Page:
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The molecules that made the universe

The views expressed are those of the author and are not necessarily those of Scientific American.

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Imagine a molecule...

“We are starstuff”, it’s a well-used phrase in popular astronomy (yes, we are. The nuclei of most heavy atoms in your body were forged long before our solar system existed, a million kilometers down inside the cores of long-since-gone massive stars). “We contain matter as old as the universe” (absolutely. Pretty much all the hydrogen nuclei – and even a few sneaky deuteriums – in your fleshy vessel are 13.7 billion years old, the leftovers of primordial nucleosynthesis). But what you probably haven’t heard before is “We all began with molecular hydrogen”. It doesn’t sound as dramatic but it’s correct, with a few minor caveats, and here’s why.

Most normal matter in the universe consists of hydrogen (75%) and helium (25%), everything else – absolutely everything else except for a tiny bit of lithium – amounts to a mere fraction of a percent that has taken many, many stellar generations to produce. But how do hydrogen and helium start making stars in the first place? It’s a critically important and still not fully answered question, but we think we have some  pieces of the solution, and one those involves chemistry.

Pure hydrogen in the form of single atoms floating around in the cosmos is actually tricky stuff. To make an object like a star matter has to condense to high density. This process of shrinking and thickening is driven by the hydrogen’s own gravity, and a weeny bit of dark matter (on larger scales dark matter plays a much bigger role in pulling stuff together). For this to happen the gas mixture has to also initially cool off, lowering its pressure and letting gravity take over. But hydrogen atoms are horribly inefficient at cooling. Molecular hydrogen (H2) on the other hand is much better, since now the two protons and electrons have an axis – the molecule can rotate and even vibrate – which opens a new channel for getting rid of thermal energy. The story of how the first molecules of hydrogen form is a fascinating, but somewhat complex one for another day. Suffice to say that with the help of incredible new experiments here on Earth we’re homing in on the details.

H2 cooling allows the universe to make the first stars, it’s a dirty little secret – chemistry leads to stellar astrophysics.  There’s more though. Once the universe has been polluted by heavier elements forged inside those stars it also begins to fill with a thin haze of molecules of all flavors. Interstellar space contains over 150 identified species of molecules, and likely far more than that exist out there. Some are simple, just a few atoms, others are more complex. They’re all over the place; in thick nebula, in proto-stellar systems, and in more tenuous warm gas between the stars. The great majority are also organic (in other words they involve carbon), and appear to have formed in-situ. But how does molecular chemistry take place in the sparse and frigid depths of space?

Reactions that build complex molecules in cold and thin gas typically need to be helped along, you can’t just put two single atoms on a blind date and hope for the best. Perhaps a stray ultraviolet photon comes by and strips an electron off an atom, making a chemically eager ion. But even better would be a real initiator, a chemical lighter fluid that deftly encourages atoms to combine. Nature, it turns out, has just the thing. While molecular hydrogen (H2) is the most abundant molecule in the universe, the next most abundant is the robust sounding “protonated molecular hydrogen”, or H3+.  As the name implies, H3+ is ordinary old molecular hydrogen with an extra proton, making a stable but highly reactive (and acidic) structure.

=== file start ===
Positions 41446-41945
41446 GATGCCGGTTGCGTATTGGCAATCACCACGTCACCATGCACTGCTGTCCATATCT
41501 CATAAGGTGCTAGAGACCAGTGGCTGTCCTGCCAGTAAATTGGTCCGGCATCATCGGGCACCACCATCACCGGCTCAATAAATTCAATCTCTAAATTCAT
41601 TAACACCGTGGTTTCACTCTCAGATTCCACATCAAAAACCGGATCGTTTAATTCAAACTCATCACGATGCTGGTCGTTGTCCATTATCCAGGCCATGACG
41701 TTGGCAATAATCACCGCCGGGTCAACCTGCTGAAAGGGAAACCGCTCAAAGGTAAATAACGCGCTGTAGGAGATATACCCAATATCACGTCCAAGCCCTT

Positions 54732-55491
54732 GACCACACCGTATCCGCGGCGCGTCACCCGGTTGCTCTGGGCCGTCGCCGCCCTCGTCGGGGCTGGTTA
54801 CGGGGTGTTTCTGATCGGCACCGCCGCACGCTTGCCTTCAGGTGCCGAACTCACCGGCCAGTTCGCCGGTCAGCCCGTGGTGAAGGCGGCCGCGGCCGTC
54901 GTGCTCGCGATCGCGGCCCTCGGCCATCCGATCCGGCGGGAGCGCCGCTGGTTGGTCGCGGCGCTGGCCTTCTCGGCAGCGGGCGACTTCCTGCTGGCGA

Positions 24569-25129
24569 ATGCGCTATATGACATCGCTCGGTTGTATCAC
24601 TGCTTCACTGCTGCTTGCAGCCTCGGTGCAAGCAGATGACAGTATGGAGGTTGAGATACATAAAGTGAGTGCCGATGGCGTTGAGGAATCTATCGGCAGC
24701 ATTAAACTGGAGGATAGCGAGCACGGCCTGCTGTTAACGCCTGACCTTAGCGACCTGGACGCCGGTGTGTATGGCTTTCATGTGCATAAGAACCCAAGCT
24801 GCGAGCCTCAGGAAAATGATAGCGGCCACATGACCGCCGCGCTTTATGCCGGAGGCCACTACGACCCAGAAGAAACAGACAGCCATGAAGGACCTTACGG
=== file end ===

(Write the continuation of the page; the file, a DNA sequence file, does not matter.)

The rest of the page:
H3+ is readily produced in interstellar space when cosmic ray particles (for example, fast moving electrons) ionize a regular H2 molecule to a positively charged H2+ which then pulls apart another H2 to grab that extra proton (along with another electron) and make H3+. And this is where the fun starts.

The majority of ion-molecule chemistry that takes place in interstellar environments begins with H3+, it is the mother of molecules. The illustration below (taken from work by Prof. Ben McCall at the University of Illinois at Urbana-Champaign) lays out just some of the chemical reaction chains that H3+ plays the pivotal role in.

H3+ at the root of interstellar chemistry (Credit: Ben McCall 2001)

It’s impressive. There’s a route to water, there’s a route to cyanide (a key ingredient for more complex carbon chemistry, including items like amino acids), and perhaps most critically there is a route at the top to arbitrarily long carbon chains.

So did we all begin with H3+? One of the most interesting things about protonated molecular hydrogen is that it was expected to exist and be important in the cosmos well before it was actually detected in the interstellar medium of our Galaxy. It also serves as a benchmark structure for quantum chemists. The detection was in part tricky because astronomers didn’t really know what the spectral signature would be for this molecule. Hard work on the problem eventually paid off and by the 1980′s H3+ was showing up in people’s data. Understanding the prevalence of H3+, the different environments it occurs in, and of course the role it plays at the root of interstellar chemistry is an ongoing business. But as progress is made it seems that H3+ really is a galaxy wide phenomenon, forming even in the environs of supernova, and planetary atmospheres (in Jupiter it is the dominant coolant of the ionosphere).